Owing to a culture of accountability and community, Hope Village is so far proving to be anything but a hassle for police.
In the two months since Rogue Retreat opened its tiny-house community, Medford police were called once — the first week it was open — and haven't been back since. Hope Village resident Eddie Trujillo, one of three residents on a three-resident Hope Village Council focused on mediating issues between peers, said the one call wasn't necessary.
"They shouldn't have even been called," Trujillo said. "It was a verbal argument."
That call, Nov. 5, involved a report of a disorderly man, according to Medford police Lt. Justin Ivens. Rogue Retreat staff quickly resolved the issue, and police turned around. No arrest was made.
Cathy Marcoux, a case manager at Hope Village, said the incident stemmed in part from friction between residents who didn't know each other in the first week.
“People had to be confined with each other. Tthey didn’t know each other,” Marcoux said.
Even by the standard of a conventional apartment complex, Ivens said, a track record of one complaint in two months would be "pretty good."
"Hope Village has been a happy surprise, to be honest," Ivens said.
Inside the fences at 728 W. McAndrews Road, Marcoux said she's been impressed by the pride residents are taking in their homes and the progress many residents are making in their lives. During inspections last Friday of the seven duplex units, Marcoux said she's noticed pictures hanging on the walls, and all 14 living spaces were kept tidy.
“They may not be ready for housing, but they’ve come a long way,” Marcoux said.
Sitting in Hope Village's community room, resident Chris Glen had apparently lost some weight, groomed his beard and no longer slouched his shoulders in the two months since he lived on the street. Trujillo said he's noticed a difference.
"He's got a whole new look about him," Trujillo said.
Glen had recently begun knitting "Compassion Hats," a project making caps for homeless people and infants started by fellow Hope Village resident Trinidad Flores. Glen was on his second cap.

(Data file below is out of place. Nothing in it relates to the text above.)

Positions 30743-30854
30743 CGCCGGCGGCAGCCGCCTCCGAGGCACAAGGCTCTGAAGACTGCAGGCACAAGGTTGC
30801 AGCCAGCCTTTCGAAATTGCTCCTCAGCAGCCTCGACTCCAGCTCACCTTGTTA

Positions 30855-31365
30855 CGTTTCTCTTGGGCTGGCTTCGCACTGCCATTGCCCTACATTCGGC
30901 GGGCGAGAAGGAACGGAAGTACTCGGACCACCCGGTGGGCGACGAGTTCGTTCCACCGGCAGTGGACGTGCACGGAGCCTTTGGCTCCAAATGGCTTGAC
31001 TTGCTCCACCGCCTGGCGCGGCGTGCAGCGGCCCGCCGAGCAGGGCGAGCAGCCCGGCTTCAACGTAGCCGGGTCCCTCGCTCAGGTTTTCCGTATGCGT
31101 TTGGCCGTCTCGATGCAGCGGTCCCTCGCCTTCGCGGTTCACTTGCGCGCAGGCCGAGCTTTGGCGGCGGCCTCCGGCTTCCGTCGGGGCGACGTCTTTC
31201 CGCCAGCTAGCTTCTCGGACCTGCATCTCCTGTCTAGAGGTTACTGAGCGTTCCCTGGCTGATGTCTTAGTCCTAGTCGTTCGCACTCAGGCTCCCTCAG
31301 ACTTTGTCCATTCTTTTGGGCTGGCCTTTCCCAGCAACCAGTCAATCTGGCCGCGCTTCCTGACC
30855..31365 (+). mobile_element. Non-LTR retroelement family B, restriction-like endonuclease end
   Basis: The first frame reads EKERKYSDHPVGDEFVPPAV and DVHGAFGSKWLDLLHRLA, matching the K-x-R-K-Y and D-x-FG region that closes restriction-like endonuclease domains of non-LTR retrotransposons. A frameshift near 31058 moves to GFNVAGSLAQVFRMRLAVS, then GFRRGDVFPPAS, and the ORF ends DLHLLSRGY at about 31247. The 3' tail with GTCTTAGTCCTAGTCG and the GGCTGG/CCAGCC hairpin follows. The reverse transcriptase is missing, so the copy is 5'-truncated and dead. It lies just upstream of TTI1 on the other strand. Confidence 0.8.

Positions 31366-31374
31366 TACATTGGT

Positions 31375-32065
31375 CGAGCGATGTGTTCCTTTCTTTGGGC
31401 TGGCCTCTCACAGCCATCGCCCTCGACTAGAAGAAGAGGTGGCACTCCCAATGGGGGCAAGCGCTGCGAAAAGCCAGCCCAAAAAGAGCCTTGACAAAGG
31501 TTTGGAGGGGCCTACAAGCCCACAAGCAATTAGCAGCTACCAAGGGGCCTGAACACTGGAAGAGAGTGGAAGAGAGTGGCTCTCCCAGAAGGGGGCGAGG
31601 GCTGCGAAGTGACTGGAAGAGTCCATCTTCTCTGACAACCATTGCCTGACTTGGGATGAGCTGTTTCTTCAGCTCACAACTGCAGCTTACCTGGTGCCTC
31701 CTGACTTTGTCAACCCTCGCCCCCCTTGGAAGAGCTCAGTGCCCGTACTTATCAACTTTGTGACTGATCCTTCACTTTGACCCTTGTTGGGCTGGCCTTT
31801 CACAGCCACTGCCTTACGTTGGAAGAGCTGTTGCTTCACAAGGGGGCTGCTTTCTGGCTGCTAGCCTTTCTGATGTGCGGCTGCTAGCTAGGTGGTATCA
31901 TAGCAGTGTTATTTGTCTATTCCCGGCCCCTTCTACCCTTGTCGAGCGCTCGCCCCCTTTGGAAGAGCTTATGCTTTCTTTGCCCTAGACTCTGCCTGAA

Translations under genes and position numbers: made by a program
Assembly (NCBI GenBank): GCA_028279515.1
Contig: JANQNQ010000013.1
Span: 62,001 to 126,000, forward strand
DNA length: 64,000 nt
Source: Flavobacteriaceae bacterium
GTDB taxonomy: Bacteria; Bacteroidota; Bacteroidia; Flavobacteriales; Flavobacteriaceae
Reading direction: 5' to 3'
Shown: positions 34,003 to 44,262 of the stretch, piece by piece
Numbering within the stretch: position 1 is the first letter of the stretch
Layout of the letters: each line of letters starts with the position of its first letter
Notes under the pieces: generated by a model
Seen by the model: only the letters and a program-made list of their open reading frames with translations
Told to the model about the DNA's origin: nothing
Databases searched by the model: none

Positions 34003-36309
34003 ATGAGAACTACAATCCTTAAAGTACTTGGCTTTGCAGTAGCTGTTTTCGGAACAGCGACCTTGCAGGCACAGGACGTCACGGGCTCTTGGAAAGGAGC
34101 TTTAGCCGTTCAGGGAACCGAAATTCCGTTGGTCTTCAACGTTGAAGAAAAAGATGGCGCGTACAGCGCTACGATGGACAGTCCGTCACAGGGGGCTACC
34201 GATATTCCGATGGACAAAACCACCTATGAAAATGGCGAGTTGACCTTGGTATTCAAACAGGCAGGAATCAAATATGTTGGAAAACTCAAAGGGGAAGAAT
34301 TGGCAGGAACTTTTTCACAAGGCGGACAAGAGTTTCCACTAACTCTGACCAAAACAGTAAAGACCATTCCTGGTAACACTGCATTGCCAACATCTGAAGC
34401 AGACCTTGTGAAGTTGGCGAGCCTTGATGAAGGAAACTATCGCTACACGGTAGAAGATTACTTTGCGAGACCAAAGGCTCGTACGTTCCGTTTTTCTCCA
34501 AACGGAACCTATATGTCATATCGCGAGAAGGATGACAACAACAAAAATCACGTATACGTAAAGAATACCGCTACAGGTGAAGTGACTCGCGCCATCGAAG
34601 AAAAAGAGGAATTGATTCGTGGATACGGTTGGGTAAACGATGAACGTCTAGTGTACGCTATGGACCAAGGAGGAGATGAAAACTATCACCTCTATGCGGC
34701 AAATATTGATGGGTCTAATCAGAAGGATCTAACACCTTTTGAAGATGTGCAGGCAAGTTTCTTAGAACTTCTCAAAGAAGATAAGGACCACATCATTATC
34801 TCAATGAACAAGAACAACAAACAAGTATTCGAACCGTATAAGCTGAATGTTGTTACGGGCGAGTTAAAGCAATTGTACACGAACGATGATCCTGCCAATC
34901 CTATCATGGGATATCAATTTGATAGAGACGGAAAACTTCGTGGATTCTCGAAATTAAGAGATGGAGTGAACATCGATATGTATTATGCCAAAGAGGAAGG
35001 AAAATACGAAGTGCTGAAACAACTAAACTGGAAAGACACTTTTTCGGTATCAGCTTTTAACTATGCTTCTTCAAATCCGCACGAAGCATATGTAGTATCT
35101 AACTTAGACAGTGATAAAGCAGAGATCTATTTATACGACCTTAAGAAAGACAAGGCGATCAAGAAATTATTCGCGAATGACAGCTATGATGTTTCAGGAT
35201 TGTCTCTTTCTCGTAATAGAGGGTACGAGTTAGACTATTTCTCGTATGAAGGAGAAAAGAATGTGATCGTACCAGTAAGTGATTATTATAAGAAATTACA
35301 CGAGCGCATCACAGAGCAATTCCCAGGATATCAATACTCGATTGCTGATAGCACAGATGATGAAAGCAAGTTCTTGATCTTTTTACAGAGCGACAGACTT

"It helps me pass the time," Glen said.
Another resident had made more progress, finding full-time employment and his own apartment, according to Marcoux.
That tenant's upward mobility was good news for Steve Perry, who moved in Tuesday. A one-time homeowner with no criminal record, Perry said that just a couple of years ago he would never have expected to find himself in the dire straits he was in last weekend.
"I've never been in this position, not even close," Perry said.
Since completing rehab in December for a drinking problem, Perry had been living in his pickup — and motel rooms when he had the money. Last weekend, he reached the end of his rope, with no gas and no money, when a friend connected him with Rogue Retreat.
His unit is small and, like the other living spaces, lacks electricity, but having an address means Perry can look for work and rebuild.
The optimistic beginnings don't always pan out. Three residents so far have been asked to leave, according to Marcoux, who said the greater issue was learning to live with the 18 others at the homeless project, abiding by rules and following a routine.
When a resident isn't abiding by the rules, it's up to the whole village to decide how to handle them, Trujillo said. It begins with an open discussion outlining terms and conditions for the resident to stay, such as requirements to go to anger management or a 12-step group.
"Before we ask anybody to leave, we try every other option," Trujillo said.
Residents voted out could have an opportunity to come back later if they address specified behavior problems, according to Marcoux, who said some "just aren't ready yet."
At regular group meetings and through one-on-one interactions, case managers help residents shift their thinking from survival toward community living. The initiatives, plus the Hope Village Council, are starting to hit their stride after what Marcoux described as an "intense" first month.
Marcoux said that she and men's case manager Charlie Hale have seen a drop in calls that require them to step in. In fact, she's had none in three weeks.
Trujillo remembers each meeting starting with 15 or so neighbor issues at the beginning, but two days before the Village Council's last weekly meeting, the slate was blank.
"I think it was just the want — of everybody wanting a house and a family," Trujillo said. "Now everybody's able to open up more."
— Reach reporter Nick Morgan at 541-776-4471 or email@example.com. Follow him on Twitter at @MTCrimeBeat.